“Meanwhile, we dig.”
— Big X (Richard Attenborough), The Great Escape
Pesach is over, the last of the matza crumbs have been vacuumed up, and our stomachs have finally returned to normal (or soon will).
When we were kids, we thought (well, I thought) that freedom was a “done deal.” Freedom was the be-all and end-all of existence. If I could only be 18, thought I, I would be free to do whatever I wanted: bounce on the bed, eat cookies for dinner, shout fire in a crowded theater.
Of course, the realities of post-adolescent life soon disabused me of those notions. Bouncing on the bed meant I had to buy a new one when it broke. Eating cookies for dinner made me sicker than the smiling faces on the box had led me to believe. And shouting fire in a crowded theater, even metaphorically, meant hurting innocent people.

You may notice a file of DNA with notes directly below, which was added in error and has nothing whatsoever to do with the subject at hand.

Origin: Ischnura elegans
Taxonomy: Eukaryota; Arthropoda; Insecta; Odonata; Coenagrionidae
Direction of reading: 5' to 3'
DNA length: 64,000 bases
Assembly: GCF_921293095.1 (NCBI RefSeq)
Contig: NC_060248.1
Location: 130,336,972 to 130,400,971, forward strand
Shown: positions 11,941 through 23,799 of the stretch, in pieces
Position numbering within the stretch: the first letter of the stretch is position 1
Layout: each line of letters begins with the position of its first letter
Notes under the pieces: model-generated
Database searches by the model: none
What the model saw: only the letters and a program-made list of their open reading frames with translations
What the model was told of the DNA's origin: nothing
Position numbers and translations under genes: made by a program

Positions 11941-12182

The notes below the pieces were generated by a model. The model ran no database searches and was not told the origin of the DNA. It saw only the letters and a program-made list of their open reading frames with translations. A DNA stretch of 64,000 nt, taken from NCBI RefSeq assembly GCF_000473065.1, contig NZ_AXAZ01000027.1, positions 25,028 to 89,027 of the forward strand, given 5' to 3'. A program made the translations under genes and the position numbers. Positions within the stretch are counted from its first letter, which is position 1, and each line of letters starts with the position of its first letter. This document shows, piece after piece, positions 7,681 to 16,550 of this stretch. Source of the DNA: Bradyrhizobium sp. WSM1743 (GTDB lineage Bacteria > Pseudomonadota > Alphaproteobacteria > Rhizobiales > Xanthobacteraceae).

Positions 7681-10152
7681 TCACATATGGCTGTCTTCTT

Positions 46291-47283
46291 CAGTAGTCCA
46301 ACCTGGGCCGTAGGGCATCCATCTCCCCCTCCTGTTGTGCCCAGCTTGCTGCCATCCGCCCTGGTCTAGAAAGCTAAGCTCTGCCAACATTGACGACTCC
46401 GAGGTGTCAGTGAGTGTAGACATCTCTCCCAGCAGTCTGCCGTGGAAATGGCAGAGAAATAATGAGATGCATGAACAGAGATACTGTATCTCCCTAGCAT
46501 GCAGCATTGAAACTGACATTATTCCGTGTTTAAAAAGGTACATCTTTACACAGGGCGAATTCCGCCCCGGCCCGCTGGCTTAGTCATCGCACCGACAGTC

Hence, a lesson: Freedom implies responsibility. The ability to act implies — rather, demands — that we act with an eye toward consequences.
By the Jewish calendar, we’re now in the Omer period, the 49 days between Pesach and Shavuot. The first festival celebrates the going-out from Egypt, from the narrow confines and blind thralldom which keeps us from living to our full measure. The second celebrates the Sinai Event and the acceptance that endless and unforseeable permutations arise from even the simplest of our actions: whether thought, or speech, or deed.
The Omer period teaches us that freedom and responsibility are not binary exclusives, but endpoints on the scale by which we weigh our lives. May we all find — or help each other acquire — the perfect balance for every challenge.